It is only when we inject into the problem questions of subjectivity (like desire) or religions (like the soul), existential (like sensibility), theological (like human dignity) or sociological (like the quality of life), that we find great room for uncertainty and disagreement. These are important and persistent questions. But these are not questions on which the fundamental and inalienable right of individual life should depend.

The court decision in Roe v. Wade sparked the culture wars that have poisoned our political process and brought us to a place of polarization and unbridgeable division. Indeed, this divide has been capitalized on by far too many pundits and politicians, for whom a position on abortion does not seem like a sincere belief, but simply an issue they can (and do) leverage votes for. or monetize for financial gain. . Such betrayal casts a shadow over the overthrow of Roe, which for me and many others was a long-awaited event.

Even so, making abortion unthinkable could start with the law, but it won’t stop there. Because it is not only the supply of abortion that counts, but also the demand. I deplore the impoverishment of a social imagination that cannot conceive of a world in which women can flourish without abortion.

I think we will imagine it one day. Of course, abortion, like all violence, abuse and injustice, will always be with us. But laws don’t just prevent – ​​laws teach and shape the ways we view our world and the ways we can and should live with each other.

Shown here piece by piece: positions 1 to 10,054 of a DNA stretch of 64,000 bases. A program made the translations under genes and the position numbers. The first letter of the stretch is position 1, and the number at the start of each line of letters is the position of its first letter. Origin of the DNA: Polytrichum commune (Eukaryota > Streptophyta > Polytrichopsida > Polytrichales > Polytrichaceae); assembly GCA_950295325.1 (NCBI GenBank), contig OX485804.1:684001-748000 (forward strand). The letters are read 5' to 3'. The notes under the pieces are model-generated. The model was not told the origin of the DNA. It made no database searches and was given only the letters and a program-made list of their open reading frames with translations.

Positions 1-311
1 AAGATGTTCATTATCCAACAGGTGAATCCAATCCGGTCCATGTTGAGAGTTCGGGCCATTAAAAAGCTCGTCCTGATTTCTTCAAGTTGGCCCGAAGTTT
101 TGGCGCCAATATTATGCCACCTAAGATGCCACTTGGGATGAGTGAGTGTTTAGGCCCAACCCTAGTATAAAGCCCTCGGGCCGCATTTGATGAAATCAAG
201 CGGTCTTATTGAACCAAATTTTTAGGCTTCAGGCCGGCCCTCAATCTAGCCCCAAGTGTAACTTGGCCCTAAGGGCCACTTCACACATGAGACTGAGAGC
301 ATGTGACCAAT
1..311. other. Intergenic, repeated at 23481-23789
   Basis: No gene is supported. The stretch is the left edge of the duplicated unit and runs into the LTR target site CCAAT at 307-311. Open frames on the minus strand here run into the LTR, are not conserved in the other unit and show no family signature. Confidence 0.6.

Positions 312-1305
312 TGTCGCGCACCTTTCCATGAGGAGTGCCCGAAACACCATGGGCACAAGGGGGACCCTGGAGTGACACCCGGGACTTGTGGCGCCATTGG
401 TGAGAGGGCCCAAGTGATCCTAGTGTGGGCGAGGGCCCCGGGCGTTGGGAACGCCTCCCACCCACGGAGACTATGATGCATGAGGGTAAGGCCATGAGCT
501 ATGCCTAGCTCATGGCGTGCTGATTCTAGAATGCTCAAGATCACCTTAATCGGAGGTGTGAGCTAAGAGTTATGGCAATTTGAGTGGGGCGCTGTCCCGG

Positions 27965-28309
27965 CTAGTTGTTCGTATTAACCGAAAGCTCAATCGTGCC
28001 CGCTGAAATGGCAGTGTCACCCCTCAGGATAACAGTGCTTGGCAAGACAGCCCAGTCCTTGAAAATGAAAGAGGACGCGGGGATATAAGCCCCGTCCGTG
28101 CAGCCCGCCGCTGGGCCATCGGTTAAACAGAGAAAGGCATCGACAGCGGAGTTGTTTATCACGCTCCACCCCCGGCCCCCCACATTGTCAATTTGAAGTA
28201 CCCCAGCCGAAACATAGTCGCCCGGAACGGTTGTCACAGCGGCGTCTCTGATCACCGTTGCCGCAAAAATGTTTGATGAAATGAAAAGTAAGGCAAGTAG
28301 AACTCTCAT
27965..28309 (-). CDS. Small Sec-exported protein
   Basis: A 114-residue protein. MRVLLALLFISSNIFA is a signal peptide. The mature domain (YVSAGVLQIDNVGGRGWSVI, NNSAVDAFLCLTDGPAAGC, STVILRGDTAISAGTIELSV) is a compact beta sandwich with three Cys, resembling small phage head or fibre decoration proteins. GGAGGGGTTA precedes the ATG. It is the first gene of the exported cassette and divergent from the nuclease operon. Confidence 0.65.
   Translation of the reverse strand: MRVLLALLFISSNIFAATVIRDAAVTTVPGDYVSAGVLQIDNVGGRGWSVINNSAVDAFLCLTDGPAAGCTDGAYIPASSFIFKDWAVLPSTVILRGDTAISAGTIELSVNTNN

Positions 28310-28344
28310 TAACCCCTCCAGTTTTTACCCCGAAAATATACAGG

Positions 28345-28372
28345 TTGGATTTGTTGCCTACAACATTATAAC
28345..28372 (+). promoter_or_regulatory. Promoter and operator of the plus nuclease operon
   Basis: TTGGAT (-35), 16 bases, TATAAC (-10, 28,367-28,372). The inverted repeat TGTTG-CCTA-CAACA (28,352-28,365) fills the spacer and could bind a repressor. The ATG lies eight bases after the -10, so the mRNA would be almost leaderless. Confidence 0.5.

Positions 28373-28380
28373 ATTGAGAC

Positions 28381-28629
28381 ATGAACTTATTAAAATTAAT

Since Roe, our culture has increasingly understood that it’s not just about “our bodies, ourselves”, but also “our communities, ourselves”. Our bodies live and move among other bodies, whether for better or for worse. We are our brother’s and sister’s keepers, and it takes a village to become what we are. Fortunately, America’s romance with radical self-reliance and rugged individualism is cooling. Roe has given our nation some of the most liberal abortion laws in the industrialized world and a high abortion rate compared to many other industrialized nations, largely because of our individualistic cultural and economic ethos.

Accordingly, in a recent Times Opinion essay, Patrick T. Brown acknowledged the need for “a broader view of politics than simply banning access to abortion.” A post-Roe world, he wrote, “is one that compels a call for more public resources to support pregnant women” and demands that we “take seriously the challenges women and families face no only during and immediately after pregnancy, but also in the years that follow.”

The conservative think tank of which Mr. Brown is a member, the Ethics and Public Policy Center, has developed a holistic and robust Life and Family Initiative aimed at protecting the lives of prenatal children and offering practical support to families in which they will be born. . California’s Catholic bishops also underscored their commitment to supporting women, children and families. And the Southern Baptist Convention’s Ethics and Religious Liberty Commission has included in its 2022 public policy agenda a range of issues beyond its continued focus on abortion, including addressing hunger and poverty. strengthening low-income families.

We can do better than asking women (and men) to choose between themselves and their children. I see Roe’s knockdown as the first step to getting there. Then, to make abortion unthinkable, you have to make it unwanted.

Karen Swallow Prior is a research professor at Southeastern Baptist Theological Seminary, a columnist for the Religion News Service, and the author of “On Reading Well: Finding the Good Life Through Great Books.”